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Photo by Trevor Phibbs, Deseret News
Former Bingham girls basketball coach Rand Rasmussen hugs his players after announcing his retirement.

SOUTH JORDAN — In a room decorated floor to ceiling with the kinds of mementos one might find in the scrapbook of a meticulous, sentimental soccer mom, Bingham girls basketball coach Rand Rasmussen delivered an emotional goodbye to his players.

“This is the hardest thing I’ve ever had to do because I totally enjoy coaching this basketball team,” said Rasmussen, with his voice cracking as he wiped away tears. “I’ve loved every kid that’s bought into the system that I think is the right one. But, something has to change and I think this is the right time for me.”

Rasmussen explained how coaching kept him from being the grandfather and husband he feels he needs to be.

“I thought of my wife," he said. "For 37 years — (as I’m) trying to get you guys as prepared as I can — she’s home with the two dogs,” he said. “She means absolutely everything to me and that is why I’ve resigned as the head girls’ basketball coach at Bingham.”

The second-longest tenured girls basketball coach in the state is walking away from the sideline just 38 games away from the all-time wins record. He acknowledges that some might not understand why he's willing to walk away from the profession when so close to what for many coaches would be a career-defining milestone.

But as those who know him can attest, he's not one to worry about what other people think.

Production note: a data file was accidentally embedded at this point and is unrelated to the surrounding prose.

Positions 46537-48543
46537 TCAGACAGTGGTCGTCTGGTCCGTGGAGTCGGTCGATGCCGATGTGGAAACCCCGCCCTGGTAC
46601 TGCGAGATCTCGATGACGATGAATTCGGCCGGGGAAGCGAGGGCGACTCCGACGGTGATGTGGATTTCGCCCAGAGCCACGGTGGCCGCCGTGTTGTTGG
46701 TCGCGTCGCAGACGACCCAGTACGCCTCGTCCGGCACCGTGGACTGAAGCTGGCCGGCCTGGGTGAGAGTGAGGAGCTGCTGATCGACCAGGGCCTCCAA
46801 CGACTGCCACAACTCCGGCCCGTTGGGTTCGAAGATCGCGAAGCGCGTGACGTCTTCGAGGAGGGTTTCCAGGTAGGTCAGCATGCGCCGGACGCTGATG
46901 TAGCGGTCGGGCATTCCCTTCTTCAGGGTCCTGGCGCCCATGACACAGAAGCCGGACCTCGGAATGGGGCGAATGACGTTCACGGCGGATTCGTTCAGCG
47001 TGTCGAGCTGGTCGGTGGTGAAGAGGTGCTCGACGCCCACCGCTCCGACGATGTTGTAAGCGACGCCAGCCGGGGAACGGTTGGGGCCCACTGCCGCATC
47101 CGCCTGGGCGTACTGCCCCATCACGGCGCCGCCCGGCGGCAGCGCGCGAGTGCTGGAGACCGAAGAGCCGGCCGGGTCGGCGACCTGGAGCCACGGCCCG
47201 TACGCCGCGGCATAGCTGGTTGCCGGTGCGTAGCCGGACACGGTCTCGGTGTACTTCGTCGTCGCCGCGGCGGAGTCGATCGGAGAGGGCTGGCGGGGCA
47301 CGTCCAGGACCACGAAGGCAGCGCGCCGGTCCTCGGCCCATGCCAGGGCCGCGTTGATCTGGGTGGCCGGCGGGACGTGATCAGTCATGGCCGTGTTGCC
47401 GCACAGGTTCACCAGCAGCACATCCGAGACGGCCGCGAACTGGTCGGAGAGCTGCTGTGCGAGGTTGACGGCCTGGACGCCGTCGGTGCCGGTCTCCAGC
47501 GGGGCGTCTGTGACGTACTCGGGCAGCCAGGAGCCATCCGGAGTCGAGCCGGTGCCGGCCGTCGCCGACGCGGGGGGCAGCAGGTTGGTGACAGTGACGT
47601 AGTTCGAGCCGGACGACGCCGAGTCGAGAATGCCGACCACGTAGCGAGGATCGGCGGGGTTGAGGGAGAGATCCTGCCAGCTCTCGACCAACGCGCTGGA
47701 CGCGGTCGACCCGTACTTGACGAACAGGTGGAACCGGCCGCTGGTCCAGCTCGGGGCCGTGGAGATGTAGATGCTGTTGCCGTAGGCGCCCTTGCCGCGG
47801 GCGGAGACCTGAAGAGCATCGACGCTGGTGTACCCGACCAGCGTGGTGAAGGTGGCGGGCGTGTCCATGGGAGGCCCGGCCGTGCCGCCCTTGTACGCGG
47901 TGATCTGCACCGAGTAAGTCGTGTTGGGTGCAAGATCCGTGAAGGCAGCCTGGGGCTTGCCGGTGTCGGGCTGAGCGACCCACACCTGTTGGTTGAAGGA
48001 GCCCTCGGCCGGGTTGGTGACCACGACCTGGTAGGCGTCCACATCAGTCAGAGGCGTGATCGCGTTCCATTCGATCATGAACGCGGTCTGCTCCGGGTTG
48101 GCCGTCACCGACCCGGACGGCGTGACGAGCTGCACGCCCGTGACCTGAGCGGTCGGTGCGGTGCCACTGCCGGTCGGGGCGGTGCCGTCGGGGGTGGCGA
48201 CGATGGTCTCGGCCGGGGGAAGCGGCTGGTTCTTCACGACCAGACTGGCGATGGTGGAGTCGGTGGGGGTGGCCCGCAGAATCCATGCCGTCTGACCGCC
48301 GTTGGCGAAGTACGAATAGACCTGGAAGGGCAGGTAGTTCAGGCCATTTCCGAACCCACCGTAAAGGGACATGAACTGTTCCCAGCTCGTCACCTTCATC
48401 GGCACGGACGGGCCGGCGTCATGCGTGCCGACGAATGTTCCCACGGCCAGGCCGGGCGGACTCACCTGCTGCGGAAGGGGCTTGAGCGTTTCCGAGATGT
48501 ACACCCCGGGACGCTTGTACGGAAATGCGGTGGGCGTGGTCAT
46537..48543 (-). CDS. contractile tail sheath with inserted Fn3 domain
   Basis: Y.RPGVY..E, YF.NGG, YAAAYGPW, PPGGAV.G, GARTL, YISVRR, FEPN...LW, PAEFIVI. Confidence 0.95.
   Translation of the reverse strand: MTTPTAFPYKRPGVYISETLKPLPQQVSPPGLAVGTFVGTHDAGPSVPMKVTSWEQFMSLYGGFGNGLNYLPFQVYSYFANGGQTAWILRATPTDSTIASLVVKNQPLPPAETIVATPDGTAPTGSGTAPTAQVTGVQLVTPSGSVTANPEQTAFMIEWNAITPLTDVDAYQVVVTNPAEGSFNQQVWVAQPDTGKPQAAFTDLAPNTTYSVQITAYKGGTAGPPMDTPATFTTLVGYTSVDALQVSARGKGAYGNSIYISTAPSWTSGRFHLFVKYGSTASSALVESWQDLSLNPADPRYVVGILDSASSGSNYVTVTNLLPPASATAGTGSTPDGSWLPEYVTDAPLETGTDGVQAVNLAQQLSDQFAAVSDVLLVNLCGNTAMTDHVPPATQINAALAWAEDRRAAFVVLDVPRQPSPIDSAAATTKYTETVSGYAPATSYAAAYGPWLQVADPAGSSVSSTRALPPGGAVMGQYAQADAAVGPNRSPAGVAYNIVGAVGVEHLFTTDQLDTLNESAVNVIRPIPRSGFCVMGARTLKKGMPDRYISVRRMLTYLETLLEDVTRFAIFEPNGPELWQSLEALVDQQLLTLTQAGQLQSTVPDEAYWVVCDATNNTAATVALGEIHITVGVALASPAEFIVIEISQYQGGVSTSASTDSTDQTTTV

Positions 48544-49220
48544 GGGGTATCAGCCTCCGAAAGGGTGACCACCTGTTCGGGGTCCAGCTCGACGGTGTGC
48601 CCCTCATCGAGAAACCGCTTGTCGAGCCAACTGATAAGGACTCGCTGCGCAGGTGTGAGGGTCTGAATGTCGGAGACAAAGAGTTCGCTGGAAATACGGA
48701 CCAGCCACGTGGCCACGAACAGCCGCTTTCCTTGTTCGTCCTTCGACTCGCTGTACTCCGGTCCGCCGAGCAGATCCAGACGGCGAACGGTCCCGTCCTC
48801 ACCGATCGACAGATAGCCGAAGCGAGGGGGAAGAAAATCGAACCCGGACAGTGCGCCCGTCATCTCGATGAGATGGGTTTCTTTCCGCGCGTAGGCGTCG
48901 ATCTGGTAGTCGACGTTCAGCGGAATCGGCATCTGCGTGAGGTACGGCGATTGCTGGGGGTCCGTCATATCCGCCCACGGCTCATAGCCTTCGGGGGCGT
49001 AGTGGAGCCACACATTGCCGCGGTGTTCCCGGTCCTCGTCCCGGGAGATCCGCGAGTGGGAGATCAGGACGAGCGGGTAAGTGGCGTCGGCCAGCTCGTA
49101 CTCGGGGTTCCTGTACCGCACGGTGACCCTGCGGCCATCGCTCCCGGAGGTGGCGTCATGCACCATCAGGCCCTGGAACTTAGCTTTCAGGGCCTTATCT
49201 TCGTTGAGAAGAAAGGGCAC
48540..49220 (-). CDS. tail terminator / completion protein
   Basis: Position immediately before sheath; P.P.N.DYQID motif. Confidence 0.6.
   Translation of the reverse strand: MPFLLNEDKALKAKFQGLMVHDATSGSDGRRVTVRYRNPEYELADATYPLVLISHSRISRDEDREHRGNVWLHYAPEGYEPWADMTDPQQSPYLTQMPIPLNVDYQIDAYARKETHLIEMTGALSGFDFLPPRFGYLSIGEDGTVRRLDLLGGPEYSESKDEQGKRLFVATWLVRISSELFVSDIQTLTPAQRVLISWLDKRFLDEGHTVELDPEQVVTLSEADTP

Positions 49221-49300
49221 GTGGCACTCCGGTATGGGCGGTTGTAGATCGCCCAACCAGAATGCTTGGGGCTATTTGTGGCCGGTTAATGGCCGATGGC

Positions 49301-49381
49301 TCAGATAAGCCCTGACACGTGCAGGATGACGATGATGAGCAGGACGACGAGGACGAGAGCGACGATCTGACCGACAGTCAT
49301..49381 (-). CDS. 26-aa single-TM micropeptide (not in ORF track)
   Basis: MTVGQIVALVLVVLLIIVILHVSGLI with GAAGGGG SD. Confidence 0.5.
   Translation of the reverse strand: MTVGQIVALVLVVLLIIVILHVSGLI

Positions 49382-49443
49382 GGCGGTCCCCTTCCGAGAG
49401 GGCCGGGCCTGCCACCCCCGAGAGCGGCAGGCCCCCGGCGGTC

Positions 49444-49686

“When you’re a young coach you put all your emphasis on winning,” Rasmussen said while explaining that he’s more concerned with teaching life lessons.

A three-sport athlete himself, Rasmussen is competitive, driven, strict, loyal, sarcastic, brutally honest and a fierce advocate for women's athletics. Very few people have no opinion of the man who paces in front of his bench coaching with the same intensity regardless of the score.

“I show my affection in different way that most people do – I’m sure,” Rasmussen said during the girls’ basketball class. “I call a spade a spade and sometimes that’s offending. If any of you were bothered by it — I apologize today, because that’s not the intent.”

Love him or hate him, his success is undeniable.

In 24 years as a head coach, he's earned 465 wins and 97 losses. His record in the state tournament was 47-23. His teams have made 13 final four appearances, earned 14 region titles and four state championships.